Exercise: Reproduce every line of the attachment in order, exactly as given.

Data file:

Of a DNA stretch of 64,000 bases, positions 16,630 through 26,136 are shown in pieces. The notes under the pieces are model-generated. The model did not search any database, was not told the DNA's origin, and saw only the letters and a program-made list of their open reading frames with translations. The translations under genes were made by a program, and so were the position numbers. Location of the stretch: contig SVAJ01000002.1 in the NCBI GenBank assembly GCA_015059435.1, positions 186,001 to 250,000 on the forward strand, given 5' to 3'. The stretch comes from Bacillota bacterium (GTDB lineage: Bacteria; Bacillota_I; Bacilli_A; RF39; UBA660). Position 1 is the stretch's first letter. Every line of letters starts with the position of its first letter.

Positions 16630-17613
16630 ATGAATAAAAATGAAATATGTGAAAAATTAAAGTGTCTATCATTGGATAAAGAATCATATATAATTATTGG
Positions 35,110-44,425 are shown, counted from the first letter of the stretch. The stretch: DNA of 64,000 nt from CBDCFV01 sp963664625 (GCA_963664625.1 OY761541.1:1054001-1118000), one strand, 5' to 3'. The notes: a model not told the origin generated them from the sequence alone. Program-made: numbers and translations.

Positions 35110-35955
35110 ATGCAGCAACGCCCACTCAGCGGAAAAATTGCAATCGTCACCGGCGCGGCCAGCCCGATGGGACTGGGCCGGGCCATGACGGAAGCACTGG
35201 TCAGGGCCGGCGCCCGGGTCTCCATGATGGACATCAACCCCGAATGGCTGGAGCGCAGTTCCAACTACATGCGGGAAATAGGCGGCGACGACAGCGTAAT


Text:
Of a DNA stretch of 64,000 bases, positions 16,630 through 26,136 are shown in pieces. The notes under the pieces are model-generated. The model did not search any database, was not told the DNA's origin, and saw only the letters and a program-made list of their open reading frames with translations. The translations under genes were made by a program, and so were the position numbers. Location of the stretch: contig SVAJ01000002.1 in the NCBI GenBank assembly GCA_015059435.1, positions 186,001 to 250,000 on the forward strand, given 5' to 3'. The stretch comes from Bacillota bacterium (GTDB lineage: Bacteria; Bacillota_I; Bacilli_A; RF39; UBA660). Position 1 is the stretch's first letter. Every line of letters starts with the position of its first letter.

Positions 16630-17613
16630 ATGAATAAAAATGAAATATGTGAAAAATTAAAGTGTCTATCATTGGATAAAGAATCATATATAATTATTGG
Positions 35,110-44,425 are shown, counted from the first letter of the stretch. The stretch: DNA of 64,000 nt from CBDCFV01 sp963664625 (GCA_963664625.1 OY761541.1:1054001-1118000), one strand, 5' to 3'. The notes: a model not told the origin generated them from the sequence alone. Program-made: numbers and translations.

Positions 35110-35955
35110 ATGCAGCAACGCCCACTCAGCGGAAAAATTGCAATCGTCACCGGCGCGGCCAGCCCGATGGGACTGGGCCGGGCCATGACGGAAGCACTGG
35201 TCAGGGCCGGCGCCCGGGTCTCCATGATGGACATCAACCCCGAATGGCTGGAGCGCAGTTCCAACTACATGCGGGAAATAGGCGGCGACGACAGCGTAAT